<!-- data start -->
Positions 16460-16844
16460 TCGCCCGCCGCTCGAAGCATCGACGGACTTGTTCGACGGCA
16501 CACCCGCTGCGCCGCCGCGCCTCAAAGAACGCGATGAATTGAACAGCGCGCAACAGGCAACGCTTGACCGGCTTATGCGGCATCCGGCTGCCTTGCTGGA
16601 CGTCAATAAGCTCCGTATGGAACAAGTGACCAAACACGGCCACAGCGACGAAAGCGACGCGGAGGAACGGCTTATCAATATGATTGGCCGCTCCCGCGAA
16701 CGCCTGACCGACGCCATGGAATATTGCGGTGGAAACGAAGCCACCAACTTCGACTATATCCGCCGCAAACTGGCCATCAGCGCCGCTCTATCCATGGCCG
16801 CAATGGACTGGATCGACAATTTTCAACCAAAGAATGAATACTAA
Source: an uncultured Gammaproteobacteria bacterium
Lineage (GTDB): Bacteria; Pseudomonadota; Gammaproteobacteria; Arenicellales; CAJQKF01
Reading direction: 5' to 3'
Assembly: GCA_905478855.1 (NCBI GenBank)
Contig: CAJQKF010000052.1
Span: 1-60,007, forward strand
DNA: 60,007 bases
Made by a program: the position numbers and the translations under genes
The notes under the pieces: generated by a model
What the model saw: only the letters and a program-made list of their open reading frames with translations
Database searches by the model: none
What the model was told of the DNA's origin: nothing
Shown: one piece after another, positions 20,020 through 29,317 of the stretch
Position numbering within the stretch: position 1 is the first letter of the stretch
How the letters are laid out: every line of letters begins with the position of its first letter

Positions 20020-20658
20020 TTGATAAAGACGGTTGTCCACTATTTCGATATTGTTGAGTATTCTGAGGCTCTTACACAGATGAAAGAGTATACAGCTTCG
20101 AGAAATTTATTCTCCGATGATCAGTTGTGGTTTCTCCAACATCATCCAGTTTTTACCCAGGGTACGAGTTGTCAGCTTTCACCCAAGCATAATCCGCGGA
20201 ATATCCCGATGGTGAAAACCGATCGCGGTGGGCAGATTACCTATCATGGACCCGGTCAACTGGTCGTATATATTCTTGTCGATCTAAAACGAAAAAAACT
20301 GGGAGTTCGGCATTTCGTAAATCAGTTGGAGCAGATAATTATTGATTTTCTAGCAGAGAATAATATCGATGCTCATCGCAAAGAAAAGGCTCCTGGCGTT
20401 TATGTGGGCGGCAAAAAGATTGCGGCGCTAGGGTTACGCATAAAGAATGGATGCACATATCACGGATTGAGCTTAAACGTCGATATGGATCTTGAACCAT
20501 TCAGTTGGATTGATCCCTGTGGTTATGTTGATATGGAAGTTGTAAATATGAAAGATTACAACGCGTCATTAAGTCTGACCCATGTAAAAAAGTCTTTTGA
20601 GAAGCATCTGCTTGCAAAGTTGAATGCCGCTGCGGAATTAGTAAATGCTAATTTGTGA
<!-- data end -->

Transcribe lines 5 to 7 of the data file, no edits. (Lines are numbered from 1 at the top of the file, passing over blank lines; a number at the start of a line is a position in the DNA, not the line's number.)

16701 CGCCTGACCGACGCCATGGAATATTGCGGTGGAAACGAAGCCACCAACTTCGACTATATCCGCCGCAAACTGGCCATCAGCGCCGCTCTATCCATGGCCG
16801 CAATGGACTGGATCGACAATTTTCAACCAAAGAATGAATACTAA
Source: an uncultured Gammaproteobacteria bacterium